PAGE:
The Department for Levelling Up, Housing & Communities (DLUHC) has today (15th December 2021) updated Approved Document L, the Building Regulation that encompasses Air Tightness Testing. The new Approved Document L becomes mandatory from 15 June 2022. A grace period will apply for older, previously agreed planning permissions until 15 June 2023.
What has changed?
The new Approved Document L has targeted new-build dwellings with a 30% decrease in carbon emissions, along with a much improved method for the energy modelling of buildings. We now have a ‘fabric first’ approach, which has long been called for. This stops new homes being constructed poorly but still passing by adding renewables, such as photovoltaics (solar panels). This workaround allowed an ‘offset’ of emissions rather than a reduction. We will now see an increase in the ‘backstops’ (the minimum allowable performance for walls, floors, ceilings, windows and doors). In turn, this will improve the energy efficiency of new-homes.
The new Approved Document L is a giant leap forward, and a brave step for the Government to increase targets so rapidly. The new regulations will undoubtably improve the quality of the housing stock without the need for big changes in method, just forward planning. England becoming one of the first, if not the first nation to introduce 100% testing is something we should be proud of.Barry Cope – Group Managing Director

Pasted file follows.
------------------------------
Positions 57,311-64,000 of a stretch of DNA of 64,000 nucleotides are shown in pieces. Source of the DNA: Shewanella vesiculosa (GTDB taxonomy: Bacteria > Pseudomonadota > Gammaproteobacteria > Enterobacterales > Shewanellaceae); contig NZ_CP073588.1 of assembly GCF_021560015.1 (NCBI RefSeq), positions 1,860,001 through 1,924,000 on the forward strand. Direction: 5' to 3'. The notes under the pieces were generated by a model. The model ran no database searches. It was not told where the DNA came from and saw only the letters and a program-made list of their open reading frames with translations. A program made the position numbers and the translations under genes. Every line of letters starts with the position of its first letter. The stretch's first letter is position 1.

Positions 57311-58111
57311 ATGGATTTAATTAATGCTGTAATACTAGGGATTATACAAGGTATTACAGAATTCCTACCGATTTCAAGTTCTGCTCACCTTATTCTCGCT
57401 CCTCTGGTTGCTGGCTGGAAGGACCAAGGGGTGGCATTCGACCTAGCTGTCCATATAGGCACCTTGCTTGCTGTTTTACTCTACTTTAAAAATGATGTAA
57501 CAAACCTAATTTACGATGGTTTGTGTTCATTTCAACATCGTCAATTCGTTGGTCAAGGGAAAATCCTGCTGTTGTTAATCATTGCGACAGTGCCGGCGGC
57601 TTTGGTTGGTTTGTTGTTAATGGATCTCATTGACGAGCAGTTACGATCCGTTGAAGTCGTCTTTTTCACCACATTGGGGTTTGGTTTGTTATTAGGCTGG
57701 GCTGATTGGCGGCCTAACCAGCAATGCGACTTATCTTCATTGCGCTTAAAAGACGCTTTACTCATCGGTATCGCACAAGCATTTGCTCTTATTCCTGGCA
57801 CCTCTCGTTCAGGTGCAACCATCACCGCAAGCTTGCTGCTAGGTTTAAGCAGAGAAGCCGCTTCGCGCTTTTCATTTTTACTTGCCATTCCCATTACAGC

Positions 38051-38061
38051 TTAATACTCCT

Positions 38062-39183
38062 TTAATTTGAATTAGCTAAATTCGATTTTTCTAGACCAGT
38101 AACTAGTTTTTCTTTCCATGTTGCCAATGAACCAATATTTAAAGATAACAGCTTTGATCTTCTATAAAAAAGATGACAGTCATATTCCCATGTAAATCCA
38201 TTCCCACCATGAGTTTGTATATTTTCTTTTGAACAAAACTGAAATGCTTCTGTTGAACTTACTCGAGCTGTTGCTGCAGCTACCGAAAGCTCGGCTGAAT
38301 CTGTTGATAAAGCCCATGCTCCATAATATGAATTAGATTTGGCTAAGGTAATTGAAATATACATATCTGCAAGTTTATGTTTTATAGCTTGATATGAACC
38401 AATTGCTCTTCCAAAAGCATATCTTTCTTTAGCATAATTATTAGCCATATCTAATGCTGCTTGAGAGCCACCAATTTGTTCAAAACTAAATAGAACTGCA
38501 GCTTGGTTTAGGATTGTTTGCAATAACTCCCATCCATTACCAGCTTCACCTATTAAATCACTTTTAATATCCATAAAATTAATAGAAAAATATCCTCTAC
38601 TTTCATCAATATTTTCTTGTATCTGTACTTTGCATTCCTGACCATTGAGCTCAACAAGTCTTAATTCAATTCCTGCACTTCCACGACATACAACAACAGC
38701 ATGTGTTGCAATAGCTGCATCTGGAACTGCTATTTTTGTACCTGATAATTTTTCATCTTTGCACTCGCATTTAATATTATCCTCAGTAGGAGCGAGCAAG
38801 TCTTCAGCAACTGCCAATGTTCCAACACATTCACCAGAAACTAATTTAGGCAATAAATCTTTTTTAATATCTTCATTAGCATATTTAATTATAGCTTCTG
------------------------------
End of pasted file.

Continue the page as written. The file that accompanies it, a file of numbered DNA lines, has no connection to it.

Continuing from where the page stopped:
Amendments to Air Tightness Testing in the new Approved Document L
The new Approved Document L has made air tightness testing simpler, to some extent. England has, to the best of our knowledge, become the first country in the world to enforce mandatory air tightness testing for every house and apartment. This removes the tricky and complex rules for sampling, including the +2.00 rule for untested plots, which in theory was a good idea but in practice was not working.
The calibration requirements themselves have not changed (the kit still needs to go to a UKAS / ILAC laboratory) but the timescales between calibration has. Approved Document L confusingly provides 3 different timescales:
– Calibrate annually (as per the 2010 Approved Document L)
– Calibrate in accordance with the manufacturers recommendations. This varies by kit. Retorotec has confirmed all of its kit apart from the DM-2 and DM-2A requires 5 yearly calibration, with the DM-2 and DM-2A requiring 2 yearly calibration. The Energy Conservatory has not yet responded to ATTMA’s request for calibration intervals, though they are largely expected to mimic Retrotec.
– There is a third option in the standard, which DLUHC says is preferable, to follow CIBSE TM23 (the 2021 version is not yet released) but suggests every 2 years.
ATTMA has reached out to DLUHC to ask for some further clarification, though it is not expecting to receive better guidance than is written in Approved Document L.
The test standard to now be used is CIBSE TM23, which currently has not been officially updated, and is chargeable (for the old version). ATTMA has had sight of a final draft and raised several issues to CIBSE that they haven’t considered will have large impacts on the industry. ATTMA is not at liberty to discuss these findings yet.
The method itself stays largely the same, but does introduce Pulse as a separate test method.
The new Approved Document L is a massive step forward for the housing industry. It brings much improved fabric efficiency, more air tightness testing and reduced carbon emissions all round. The UK housing stock will be some of the most efficient around in years to come.